The Norse King's Bridal
BALLAD OF ALL SOULS' EVE
Between the shrouded fen, and the desolate
dunes of sand
Where the fretting seas gnash white, there
lies a lonely land.
No heights about it couch their grim flanks
seamed with scars;
But it hath the wider heaven, and the sky
more full of stars.
Like the verge of the ultimate seas are its
long horizon lines;
Like the moan of mourning waves the song
of its sombre pines.
The minstrel's out on the moor; while far
and faint in the wind
Ring the bells of All Souls' Eve in the town
he has left behind.
Beneath the sombre pine he has laid him down
With his harp beside his head; and night
grows dark and deep.
Softly the wind came sighing, and as it sighed
In the harp a voice that moaned and mourned
on a woeful word;
"Lo, is it naught?" said the voice in the
sobbing strings that sighed---
With the wind it wailed and rose, with the
wind it sank and died.
Spell-bound he, Herluin, lay, and watched
like one in a dream,
The moonbeams quiver and dance, and the
long reeds sway in the stream.
Till again, an icy breath, the wind came
And stirred his stiffened hair, and sighed
from string to string.
And sobbed into speech; "Is it naught,"
the low voice singing said,
"Is it naught to thee at all that dust of
"Is mixed in this lean grey soil? that on
this moorland lone
The hosts of mighty men lie scattered bone
"Go search the monkish records, and scarce
shall be descried
Thro' the dust on an ancient page, the tale
of us who died!
"Ho, morn of shrieks and slaughter, when
my Danes and I came down,
Driving our foes like flocks, and sacked the
"When I struck to my battle-song, and the
swords rang round my head
That I heard not mine own voice, and
knew not that I bled!
"Woe worth the brand that broke! Woe
worth the blinding blow!
Woe worth, woe worth the day when I felt
my life-blood flow!
"I felt my life-blood flow; I felt my strength
and my wit,
My heart and my hope and my valour flow
drop by drop with it.
"Under these pines I fell, and under these
pines I woke;
And I saw their stems as a fire, their boughs
as a brooding smoke.
"Woe, woe! for the fight was over, and all
around was peace,
Save for a moan on the moor, and a long
sigh in the trees,
"And a voice that came and went and wailed
in its wandering---
Deep in my mazed mind I knew 'twas an evil
"Oh for the age that I heard, dying alone in
That baleful voice, and watched the green
and glimmering spark,
"The eye of the prowling wolf, draw near
and near and near!---
Thou of the stone-built dwelling what dost
thou know of fear?"
Sudden, the wind dropped. The voice died
into the night
As the ripples died on the river, and, in
the wan moonlight,
Still grew the wavering rushes, and still
the trembling strings:
Spell-bound lay Herluin, who gazed on all
And knew not that he saw---while o'er the
Lucent, and wan, and lone, the cold moon
stared at him.
Long, long it seemed till the wind, a frozen,
Wailed back from far away, "What dost
thou know of Death?"
Murmured the voice, "Give heed, list to the
dark, oh day!
Hot heart, hear thou the dust! For, as in
fear I lay,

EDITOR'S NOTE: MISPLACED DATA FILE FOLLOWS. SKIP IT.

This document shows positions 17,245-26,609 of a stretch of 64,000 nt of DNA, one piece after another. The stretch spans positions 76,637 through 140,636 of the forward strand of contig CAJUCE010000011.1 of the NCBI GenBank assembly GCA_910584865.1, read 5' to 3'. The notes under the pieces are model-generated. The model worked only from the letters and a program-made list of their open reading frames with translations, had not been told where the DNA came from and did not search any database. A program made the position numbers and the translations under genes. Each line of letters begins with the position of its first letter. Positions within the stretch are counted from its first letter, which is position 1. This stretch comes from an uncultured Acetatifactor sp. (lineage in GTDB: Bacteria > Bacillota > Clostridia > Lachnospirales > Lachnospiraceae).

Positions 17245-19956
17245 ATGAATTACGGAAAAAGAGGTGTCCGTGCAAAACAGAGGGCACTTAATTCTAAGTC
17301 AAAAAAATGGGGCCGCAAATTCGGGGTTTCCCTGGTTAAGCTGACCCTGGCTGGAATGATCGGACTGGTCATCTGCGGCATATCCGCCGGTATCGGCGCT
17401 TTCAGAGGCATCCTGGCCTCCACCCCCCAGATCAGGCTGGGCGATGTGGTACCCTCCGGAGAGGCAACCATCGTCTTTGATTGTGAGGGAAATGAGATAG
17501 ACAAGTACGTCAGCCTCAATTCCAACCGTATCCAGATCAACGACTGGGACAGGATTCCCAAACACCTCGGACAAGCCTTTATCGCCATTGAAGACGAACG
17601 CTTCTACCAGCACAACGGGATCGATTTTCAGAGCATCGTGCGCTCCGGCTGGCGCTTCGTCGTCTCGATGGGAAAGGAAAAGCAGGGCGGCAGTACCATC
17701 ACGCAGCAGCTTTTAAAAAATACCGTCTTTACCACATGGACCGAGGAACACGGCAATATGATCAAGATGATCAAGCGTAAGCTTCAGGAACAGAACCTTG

"Cursing my limbs of lead, Death's icy hand
Of my heart; the stars went out; thus,
thus my tale was told!
"I stood, a naked soul; 'tis strange and
still, I trow,
When the heart has ceased to beat, and the
blood has ceased to flow.
"Ay, strange to the shuddering soul, when
the heart has ceased to beat,
And it sees the wan corse lie, unheeding at is
"I hear a rush in the firs, a rush as of hasten-
Like the forelocks of fiery steeds the branches
waver and toss.
"See, see where Odin's war-maids to choose
the dead draw nigh!
They come with the shout o' the storm along
the scurrying sky.
"See where their lucent spears, like shafts
of wan moonlight,
Pierce from the height of the heavens, lay
bare the heart of night!
"See, see where Bifrost Bridge arches from
cloud to cloud,
Built of the gleaming rainbow! See the
"Of the heroes that shouting cross to feast
in high Valhall,
Where the Maids pour the Æsir-mead to
glad their souls withal!
"And I---I strained and strove" (and the
voice grew shrill and thin;
Like to the shuddering harp was the soul of
"But the Maids were drifting clouds, and
the Bridge that spanned the skies
Was the glint of the mocking moon on the
tears that filled mine eyes.
"Dead, they are dead, the gods in whom we
have put our trust;
The hopes of heroes' hearts are ashes and
dross and dust.
"We have seen our flesh the sport of the
crows and the creeping things---
We have seen the moss and lichen grow
over the bones of kings---
"The firs from us have fed their writhen
boughs and thin
Our burning blood springs up in the cold
green sap o' the whin---
"A whirl of withered leaves in the desolate
land of death,
Such are our haughty hosts, and our foes
are wind and breath.
"I found in thy harp a voice; and, after
As a man to a man I spoke, and thou couldst
not close thine ears.
"Yea, now thine ears are opened, for I saw
thy soul as a fire
Aflame in the wastes of the night, the depth
of my vain desire.
"As a moth to the torch's flame, as to the
moon the tide,
Drawn by thy tameless spirit, drawn by thy
passion and pride,
"Storming the gates of Sense, as the cry of
the chords outbroke,
Out of the deep I called, and unto the deep
Darkness dissolved; the earth stole back to
sight; and shrill
A cock crew far away; like tears the dew lay
And Herluin raised his head, and saw the
Stand in the face of the East above the shim-
While o'er him as he lay, half-mazed in a
The black pine-branches hovered like torn
clouds hung in heaven.
Day stood upon the moor; and the wailing
Sighed, o'er the sobbing harp-strings, and
died in the wind of dawn.